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  #35 (permalink)  
Old 11-30-2013, 05:32 PM
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I always felt that when in a corner if an automatic(especially with a shift kit in a T-400) the back end could snap free on a snap shift as apposed to my old man reflexis and eat a sandwich between shifts like me,,,lol...
funny thing is I prefer automatics and 3 of my vehicles are standards?
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Old 11-30-2013, 05:59 PM
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HAHA I'm not getting any younger either, the young guns are almost all Miata/MX5 or Honda guys but stick to the lower classes. The big dollar guys have fancy trailers and lots of money, these are hardly street driven cars.

The ZL1 guy is seriously fast, almost the perfect car for this kind of racing but a little on the large side between the cones...he drives it there...gotta respect that even if it's a showroom car with sticky tires.

In years past there was one guy with a SBC powered British Anglia, really cool car and was the fastest for a long time. It was an automatic also but solid axle so if the track was bumpy he suffered...really nice guy too. Now it's all big dollar guys and huge egos in the upper classes, all the cool guys are gone "runnin what they brung".

At this point I have less than $1000 in the rolling chassis, $550 in the engine and only need a few more parts. I am trying to keep it under $2500 just for fun, seeing the look on their faces when you beat a $75K vette at his game is trophy enough for me!
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Old 11-30-2013, 06:17 PM
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I like to see how many cones I can actually knock over? Then do a burnout on the straights,they really hate that. The C-4 guys are all but finished with C-7s now here.The C-3s and 2s are a joke
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Old 12-06-2013, 02:03 PM
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Quote:
Originally Posted by 4 Jaw Chuck View Post
I'll say!

I wonder if a lot of the nightmare roller rocker destructions aren't a result of piston/valve contact after floating way over redline.

One issue that seems to be only addressed by one rocker design is spring cooling (T&D Machine Products). With a stud girdle, sheet metal deflector or factory style valve cover over the valve train this is addressed. Probably the only reason I would run a girdle on the street is to keep the oil down especially with those fashionable tall valve covers.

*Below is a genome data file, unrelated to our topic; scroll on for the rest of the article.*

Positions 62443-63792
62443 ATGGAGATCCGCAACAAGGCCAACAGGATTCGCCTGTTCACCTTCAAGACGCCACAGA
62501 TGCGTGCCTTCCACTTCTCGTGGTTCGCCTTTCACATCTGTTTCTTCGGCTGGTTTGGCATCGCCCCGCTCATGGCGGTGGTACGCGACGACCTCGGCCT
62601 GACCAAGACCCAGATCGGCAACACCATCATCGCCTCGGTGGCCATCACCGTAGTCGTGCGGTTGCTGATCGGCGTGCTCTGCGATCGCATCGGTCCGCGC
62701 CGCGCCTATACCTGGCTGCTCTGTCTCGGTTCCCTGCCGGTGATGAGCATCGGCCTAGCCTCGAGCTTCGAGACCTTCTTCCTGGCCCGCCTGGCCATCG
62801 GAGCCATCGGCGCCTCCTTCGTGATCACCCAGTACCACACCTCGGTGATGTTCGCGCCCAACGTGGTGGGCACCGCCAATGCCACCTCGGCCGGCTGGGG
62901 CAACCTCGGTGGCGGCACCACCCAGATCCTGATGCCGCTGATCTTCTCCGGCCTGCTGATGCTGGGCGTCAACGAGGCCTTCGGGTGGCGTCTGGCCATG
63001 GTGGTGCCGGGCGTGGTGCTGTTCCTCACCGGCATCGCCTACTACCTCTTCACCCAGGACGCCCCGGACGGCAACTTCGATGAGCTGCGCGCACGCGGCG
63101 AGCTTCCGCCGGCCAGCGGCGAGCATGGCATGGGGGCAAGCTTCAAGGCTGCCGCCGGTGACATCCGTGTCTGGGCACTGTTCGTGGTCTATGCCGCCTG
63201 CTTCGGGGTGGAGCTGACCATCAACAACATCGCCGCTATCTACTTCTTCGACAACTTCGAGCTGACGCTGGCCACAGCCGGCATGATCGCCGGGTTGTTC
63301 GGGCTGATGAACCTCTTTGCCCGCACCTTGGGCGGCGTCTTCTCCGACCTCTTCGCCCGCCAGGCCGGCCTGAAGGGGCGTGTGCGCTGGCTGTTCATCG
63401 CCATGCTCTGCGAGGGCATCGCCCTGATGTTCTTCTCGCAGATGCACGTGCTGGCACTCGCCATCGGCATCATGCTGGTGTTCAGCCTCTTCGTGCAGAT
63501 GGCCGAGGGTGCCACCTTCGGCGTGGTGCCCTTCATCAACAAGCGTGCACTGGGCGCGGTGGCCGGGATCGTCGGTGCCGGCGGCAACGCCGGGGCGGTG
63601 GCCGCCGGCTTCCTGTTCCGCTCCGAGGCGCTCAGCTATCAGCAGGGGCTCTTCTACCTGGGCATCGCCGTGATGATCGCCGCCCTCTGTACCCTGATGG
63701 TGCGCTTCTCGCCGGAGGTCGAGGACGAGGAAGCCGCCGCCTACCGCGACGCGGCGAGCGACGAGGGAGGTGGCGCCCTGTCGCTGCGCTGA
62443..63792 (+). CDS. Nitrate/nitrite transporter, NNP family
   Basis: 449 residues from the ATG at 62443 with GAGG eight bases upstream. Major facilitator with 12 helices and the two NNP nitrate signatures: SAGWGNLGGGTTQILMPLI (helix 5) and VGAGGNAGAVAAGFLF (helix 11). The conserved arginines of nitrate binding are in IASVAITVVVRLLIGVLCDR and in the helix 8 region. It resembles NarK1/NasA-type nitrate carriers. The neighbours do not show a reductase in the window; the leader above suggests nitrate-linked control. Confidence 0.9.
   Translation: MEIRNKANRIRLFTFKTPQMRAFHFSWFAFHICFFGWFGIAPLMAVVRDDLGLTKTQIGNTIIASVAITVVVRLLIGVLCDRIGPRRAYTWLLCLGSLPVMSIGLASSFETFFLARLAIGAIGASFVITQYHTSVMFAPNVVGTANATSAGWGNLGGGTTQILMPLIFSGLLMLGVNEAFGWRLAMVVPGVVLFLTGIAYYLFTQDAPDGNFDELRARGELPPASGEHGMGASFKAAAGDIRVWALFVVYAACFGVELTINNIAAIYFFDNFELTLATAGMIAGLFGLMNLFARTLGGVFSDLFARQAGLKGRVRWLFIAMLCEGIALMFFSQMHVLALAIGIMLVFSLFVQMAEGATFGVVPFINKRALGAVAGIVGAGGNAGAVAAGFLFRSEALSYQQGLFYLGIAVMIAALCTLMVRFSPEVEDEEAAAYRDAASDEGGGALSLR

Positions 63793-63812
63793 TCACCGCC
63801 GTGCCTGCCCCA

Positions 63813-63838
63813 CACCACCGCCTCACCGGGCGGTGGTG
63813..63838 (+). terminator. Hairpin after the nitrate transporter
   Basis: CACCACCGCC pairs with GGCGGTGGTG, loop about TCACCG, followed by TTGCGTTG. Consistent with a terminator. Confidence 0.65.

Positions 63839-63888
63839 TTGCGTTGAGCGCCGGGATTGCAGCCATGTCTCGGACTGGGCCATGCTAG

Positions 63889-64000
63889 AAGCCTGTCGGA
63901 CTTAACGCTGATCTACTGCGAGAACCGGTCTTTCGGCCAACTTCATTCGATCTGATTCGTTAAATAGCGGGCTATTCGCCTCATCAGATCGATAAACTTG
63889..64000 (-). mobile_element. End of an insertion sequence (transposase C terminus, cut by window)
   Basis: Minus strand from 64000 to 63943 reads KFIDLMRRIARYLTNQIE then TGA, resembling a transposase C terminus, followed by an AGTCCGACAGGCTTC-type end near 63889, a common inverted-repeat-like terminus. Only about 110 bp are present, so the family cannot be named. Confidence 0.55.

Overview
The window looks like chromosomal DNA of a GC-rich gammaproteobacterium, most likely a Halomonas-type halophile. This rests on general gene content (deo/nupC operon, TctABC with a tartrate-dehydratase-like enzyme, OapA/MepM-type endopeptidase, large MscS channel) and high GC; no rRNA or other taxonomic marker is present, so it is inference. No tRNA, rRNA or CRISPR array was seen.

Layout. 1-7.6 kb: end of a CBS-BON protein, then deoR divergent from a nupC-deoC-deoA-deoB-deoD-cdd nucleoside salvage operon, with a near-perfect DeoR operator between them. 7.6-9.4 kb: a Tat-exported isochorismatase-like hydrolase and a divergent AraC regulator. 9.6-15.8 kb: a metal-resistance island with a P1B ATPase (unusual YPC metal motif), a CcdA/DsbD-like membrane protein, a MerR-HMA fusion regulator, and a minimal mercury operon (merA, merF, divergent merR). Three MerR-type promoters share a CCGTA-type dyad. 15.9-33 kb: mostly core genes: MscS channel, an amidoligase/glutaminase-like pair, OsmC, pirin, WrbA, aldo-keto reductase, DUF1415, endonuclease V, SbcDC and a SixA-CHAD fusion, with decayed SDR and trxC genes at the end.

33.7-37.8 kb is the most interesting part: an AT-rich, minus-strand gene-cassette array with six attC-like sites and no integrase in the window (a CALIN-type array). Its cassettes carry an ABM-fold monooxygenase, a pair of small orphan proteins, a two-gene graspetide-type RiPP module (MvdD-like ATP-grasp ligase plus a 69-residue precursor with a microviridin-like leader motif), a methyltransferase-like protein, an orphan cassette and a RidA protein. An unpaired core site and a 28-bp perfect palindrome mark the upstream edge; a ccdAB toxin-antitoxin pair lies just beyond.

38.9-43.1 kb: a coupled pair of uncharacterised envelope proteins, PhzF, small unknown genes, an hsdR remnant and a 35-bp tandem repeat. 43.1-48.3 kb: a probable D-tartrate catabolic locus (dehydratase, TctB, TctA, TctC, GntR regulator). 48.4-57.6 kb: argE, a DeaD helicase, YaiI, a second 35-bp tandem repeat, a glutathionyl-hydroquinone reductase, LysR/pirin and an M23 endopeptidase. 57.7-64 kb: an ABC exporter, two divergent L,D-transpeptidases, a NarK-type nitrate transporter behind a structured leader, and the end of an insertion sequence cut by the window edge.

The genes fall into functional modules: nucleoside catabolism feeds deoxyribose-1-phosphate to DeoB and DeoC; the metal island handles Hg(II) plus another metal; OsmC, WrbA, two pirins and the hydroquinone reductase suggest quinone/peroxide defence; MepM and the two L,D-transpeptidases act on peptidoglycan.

I know in a high rpm race car its important and a street car not so much, how many of you use such a device on your street car?

Just curious.
Myself and friends use stud girdles on everything over .500" lift with 3/8" studs, and everything solid flat tappet or solid roller regardless of lift or stud diameter because the springs are higher force than plain old hydraulic cam stuff.

We figure stability always helps when talking about valvetrain in motion.
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Old 12-06-2013, 02:20 PM
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Quote:
Originally Posted by 64SS327 View Post
I've used comps cheaper extruded aluminum 1.6 rockers on my 351W in my Bronco with no problems. I only have about 20k on that motor though and only revved it to about 6000 with a mild flat tappet.

The op mentioned using 3/8 studs. What about stepping up to 7/16? I was thinking of doing this on my next motor build. It doesn't seem like the extra cost is that much for a more solid valve train especially if you are using higher ratios. What do you guys think?
If you are buying both the studs and the rockers, I consider it a no-brainer to go right to 7/16" studs, so I agree with you there.

I still would use a girdle on anything solid or solid roller, and would now include some of the bigger hydraulic roller cams using the high rpm, low bleeddown, reduced travel hydro roller lifters in this category now too.
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Old 12-06-2013, 08:07 PM
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Thanks guys, I will run a stud girdle after looking at all the benefits with AL heads particularly with tall valve covers.

Appreciate the help.
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Old 12-06-2013, 09:11 PM
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What works for a drag car may not for a road racer. You need durability over everything else. I'd spec a cam having the lift and dur. i wanted using 1.5 rockers and the rockers themselves would be steel. If you stick with studs I would use 7/16 or a t the very least a stud gurdle set up. Im guessing Jessel shaft is out of the budget but if not go w/them. Squirpion has a shaft set up out too.

If you use different ratios on the int. and ehx. be sure to check the geometry you may need two different length push rod. You will need to open the slots in the heads for 1.6 if theyre production pieces.
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Old 12-07-2013, 10:16 AM
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I just read a new Car Craft article where they took the newer Crane hydraulic roller lifters, 1.6:1 Crance Gold full roller rockers, dual coil springs, 5/16" pushrods, titanium retainers up to 7,000 then 7500 then 8000 then 8500rpm multiple times. Interesting read.
the roller lifters are $700 a set. The internal plunger/bore tolerances of the internal parts of the lifters are measured in microns 0.000039". The plunger bores are measured then fitted with a specific plunger, each lifter is hand measured and assembled.

the article was saying that the roller lifters make excellent oil filters so running them makes keeping oil clean a major priority.

I wonder if those Crane lifters are anything like the socalled GM Cadillac roller lifters built with teh lightweight internal components taht are rated to 8500rpm 88958689 for $244 compared with the LS2/LS7 lifters 12499225 for $115 a set.

peace